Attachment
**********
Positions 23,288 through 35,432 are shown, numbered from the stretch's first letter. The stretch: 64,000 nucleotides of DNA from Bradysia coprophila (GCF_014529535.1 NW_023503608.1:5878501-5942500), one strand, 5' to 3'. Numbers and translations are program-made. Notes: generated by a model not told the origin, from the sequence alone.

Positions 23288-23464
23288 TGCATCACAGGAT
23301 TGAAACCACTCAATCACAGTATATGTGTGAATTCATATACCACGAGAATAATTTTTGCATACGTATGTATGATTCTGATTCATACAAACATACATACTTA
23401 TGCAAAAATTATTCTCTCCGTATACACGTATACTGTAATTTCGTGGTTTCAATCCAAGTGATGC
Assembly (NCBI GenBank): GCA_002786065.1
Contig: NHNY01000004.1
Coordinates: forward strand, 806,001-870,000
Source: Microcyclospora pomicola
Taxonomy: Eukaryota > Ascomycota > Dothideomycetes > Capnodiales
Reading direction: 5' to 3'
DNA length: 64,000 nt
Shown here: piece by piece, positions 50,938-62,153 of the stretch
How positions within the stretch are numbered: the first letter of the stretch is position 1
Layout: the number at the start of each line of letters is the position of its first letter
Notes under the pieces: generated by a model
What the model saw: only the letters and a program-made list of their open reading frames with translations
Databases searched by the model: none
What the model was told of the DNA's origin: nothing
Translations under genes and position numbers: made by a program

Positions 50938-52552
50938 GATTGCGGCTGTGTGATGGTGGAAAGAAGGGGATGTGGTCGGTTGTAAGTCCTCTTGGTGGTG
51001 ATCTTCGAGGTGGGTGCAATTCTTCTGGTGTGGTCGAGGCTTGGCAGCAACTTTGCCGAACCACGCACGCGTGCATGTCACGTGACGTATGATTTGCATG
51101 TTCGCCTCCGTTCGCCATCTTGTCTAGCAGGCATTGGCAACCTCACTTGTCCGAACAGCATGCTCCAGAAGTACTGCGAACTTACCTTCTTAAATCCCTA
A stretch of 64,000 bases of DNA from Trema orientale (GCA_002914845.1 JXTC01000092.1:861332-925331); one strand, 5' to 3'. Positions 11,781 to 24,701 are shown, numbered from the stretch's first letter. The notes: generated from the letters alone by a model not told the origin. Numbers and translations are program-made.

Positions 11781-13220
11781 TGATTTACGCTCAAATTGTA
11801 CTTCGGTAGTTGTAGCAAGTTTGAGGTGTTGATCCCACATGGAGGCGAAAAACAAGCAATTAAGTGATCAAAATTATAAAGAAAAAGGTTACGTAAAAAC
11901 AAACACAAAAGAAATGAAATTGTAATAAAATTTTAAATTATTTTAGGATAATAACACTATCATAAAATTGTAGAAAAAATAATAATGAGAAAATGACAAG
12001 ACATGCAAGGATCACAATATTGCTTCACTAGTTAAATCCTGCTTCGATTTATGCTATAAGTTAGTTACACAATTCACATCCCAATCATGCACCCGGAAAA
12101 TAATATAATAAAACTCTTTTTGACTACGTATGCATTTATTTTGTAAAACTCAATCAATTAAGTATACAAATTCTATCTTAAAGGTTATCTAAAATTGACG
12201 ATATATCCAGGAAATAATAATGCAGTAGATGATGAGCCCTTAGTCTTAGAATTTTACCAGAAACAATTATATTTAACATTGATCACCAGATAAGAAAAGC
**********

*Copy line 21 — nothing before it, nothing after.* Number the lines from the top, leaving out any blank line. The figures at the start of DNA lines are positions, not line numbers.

Positions 50938-52552